Herodotus is full of wonderful things.
Aristeas, they say, was in lineage the equal or superior of any citizen in his town. One day he entered a fuller’s shop in Proconnesus and died there, so the fuller locked up his workshop and went to announce to Aristeas’ relatives that he had died. The news of his death spread quickly throughout the city, but a man of Cyzicus objected. he had just come from the city of Artace and he claimed to have just met and talked with Aristeas, who was on his way to Cyzicus. So he vehemently denied that Aristeas was dead. Meanwhile, the relatives of Aristeas went for his body at the fuller’s shop bringing along what they needed to take up the corpse for burial. But when the place was opened, Aristeas was nowhere to be seen, dead or alive. Seven years later, he appeared in Proconnesus, composed the verses that the Hellenes now call the Arimaspea, and, after he had finished them, disappeared a second time.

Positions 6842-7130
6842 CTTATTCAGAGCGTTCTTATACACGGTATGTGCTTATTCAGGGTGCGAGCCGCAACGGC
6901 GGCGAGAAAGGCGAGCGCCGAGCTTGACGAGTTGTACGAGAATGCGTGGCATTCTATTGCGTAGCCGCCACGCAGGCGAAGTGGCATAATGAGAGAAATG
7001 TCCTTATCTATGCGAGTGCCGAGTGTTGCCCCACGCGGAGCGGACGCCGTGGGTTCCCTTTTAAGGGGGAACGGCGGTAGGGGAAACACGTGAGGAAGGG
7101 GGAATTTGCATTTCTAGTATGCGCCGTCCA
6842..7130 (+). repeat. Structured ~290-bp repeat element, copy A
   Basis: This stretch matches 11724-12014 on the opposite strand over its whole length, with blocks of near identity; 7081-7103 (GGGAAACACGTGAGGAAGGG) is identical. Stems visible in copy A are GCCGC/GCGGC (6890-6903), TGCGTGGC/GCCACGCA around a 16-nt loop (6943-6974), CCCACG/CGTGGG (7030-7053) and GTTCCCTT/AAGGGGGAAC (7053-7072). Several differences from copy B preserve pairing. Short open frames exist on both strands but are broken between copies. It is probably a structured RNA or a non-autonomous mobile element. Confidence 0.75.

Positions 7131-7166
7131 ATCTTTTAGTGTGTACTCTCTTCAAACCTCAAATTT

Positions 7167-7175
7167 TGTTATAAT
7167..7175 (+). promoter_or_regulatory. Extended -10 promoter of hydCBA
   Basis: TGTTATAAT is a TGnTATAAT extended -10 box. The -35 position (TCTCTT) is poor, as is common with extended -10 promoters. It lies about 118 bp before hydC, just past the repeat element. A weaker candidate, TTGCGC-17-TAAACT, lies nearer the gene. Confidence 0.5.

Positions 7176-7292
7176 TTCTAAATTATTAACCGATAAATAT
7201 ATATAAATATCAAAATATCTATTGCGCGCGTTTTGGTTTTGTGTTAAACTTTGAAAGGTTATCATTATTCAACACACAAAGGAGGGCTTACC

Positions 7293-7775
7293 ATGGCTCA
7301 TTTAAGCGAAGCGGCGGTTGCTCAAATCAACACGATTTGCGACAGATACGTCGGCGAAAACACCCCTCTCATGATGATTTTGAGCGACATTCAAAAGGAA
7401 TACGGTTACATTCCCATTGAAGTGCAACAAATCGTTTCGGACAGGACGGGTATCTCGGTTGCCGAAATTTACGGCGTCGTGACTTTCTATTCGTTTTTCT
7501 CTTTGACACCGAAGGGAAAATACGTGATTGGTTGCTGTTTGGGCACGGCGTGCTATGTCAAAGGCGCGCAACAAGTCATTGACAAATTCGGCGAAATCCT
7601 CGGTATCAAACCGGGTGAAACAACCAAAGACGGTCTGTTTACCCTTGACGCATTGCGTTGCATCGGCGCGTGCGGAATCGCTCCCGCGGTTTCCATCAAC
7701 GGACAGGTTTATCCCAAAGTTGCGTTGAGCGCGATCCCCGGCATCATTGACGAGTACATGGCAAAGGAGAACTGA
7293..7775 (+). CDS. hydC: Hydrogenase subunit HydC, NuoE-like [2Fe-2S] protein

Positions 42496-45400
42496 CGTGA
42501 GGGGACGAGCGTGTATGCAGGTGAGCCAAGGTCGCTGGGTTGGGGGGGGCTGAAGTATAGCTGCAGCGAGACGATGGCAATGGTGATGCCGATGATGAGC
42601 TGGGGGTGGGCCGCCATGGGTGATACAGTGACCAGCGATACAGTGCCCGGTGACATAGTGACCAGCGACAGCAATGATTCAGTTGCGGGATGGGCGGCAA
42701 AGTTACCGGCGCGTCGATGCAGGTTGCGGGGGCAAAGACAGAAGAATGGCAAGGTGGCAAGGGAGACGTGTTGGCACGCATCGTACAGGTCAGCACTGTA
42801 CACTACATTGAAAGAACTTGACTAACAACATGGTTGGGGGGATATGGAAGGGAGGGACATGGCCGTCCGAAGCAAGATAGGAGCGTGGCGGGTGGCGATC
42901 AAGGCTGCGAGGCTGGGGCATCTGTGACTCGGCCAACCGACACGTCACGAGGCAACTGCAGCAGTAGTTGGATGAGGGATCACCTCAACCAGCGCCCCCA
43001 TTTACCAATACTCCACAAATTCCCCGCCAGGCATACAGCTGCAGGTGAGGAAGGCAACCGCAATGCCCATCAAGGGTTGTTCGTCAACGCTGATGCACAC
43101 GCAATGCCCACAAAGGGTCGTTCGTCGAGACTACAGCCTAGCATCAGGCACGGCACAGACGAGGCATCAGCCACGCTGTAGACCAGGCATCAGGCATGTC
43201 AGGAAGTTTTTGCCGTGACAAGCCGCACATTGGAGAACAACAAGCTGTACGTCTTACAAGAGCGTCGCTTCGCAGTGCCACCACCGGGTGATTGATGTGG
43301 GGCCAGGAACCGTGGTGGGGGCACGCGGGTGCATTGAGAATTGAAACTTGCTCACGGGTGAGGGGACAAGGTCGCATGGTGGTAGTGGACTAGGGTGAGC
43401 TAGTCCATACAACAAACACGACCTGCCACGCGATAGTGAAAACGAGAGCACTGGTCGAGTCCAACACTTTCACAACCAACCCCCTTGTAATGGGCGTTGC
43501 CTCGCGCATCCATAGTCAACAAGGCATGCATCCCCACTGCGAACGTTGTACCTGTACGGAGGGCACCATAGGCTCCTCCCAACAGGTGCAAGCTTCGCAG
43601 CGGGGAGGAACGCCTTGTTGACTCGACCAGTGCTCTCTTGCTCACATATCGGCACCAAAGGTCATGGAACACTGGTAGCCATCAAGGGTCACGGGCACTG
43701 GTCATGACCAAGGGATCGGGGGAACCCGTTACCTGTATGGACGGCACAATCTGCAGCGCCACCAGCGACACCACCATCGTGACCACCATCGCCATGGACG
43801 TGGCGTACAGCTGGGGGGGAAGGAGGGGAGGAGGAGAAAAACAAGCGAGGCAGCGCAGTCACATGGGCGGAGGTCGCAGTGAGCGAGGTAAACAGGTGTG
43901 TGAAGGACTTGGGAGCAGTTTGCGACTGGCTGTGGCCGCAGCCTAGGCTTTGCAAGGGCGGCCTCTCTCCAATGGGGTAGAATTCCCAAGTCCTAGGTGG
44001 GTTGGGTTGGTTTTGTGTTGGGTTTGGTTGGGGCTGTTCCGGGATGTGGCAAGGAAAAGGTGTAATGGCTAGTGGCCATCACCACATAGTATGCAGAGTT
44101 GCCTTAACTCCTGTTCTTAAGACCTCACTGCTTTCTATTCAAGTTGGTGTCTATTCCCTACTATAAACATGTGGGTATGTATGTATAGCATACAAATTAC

(Herodotus, Histories 4.14)
The Arimaspea detailed Aristeas’s travels in the far north among the cannibal Issedones, who tell him of the the one-eyed titular Arimaspi, locked in perpetual battle with the gold-guarding griffins, and the Hyberboreans, living with Apollo beyond the beyond. (As an aside, Herodotus also teaches us about Abaris the Hyberborean, who traveled with an arrow and ate no food.) Only two fragments of the poem remain, the more notable of which is quoted by Longinus:
A marvel exceeding great is this withal to my soul—
Men dwell on the water afar from the land, where deep seas roll.
Wretches are they, for they reap but a harvest of travail and pain,
Their eyes on the stars ever dwell, while their hearts abide in the main.
Often, I ween, to the Gods are their hands upraised on high,
And with hearts in misery heavenward-lifted in prayer do they cry.
(On the Sublime, 10)
What a fascinating character.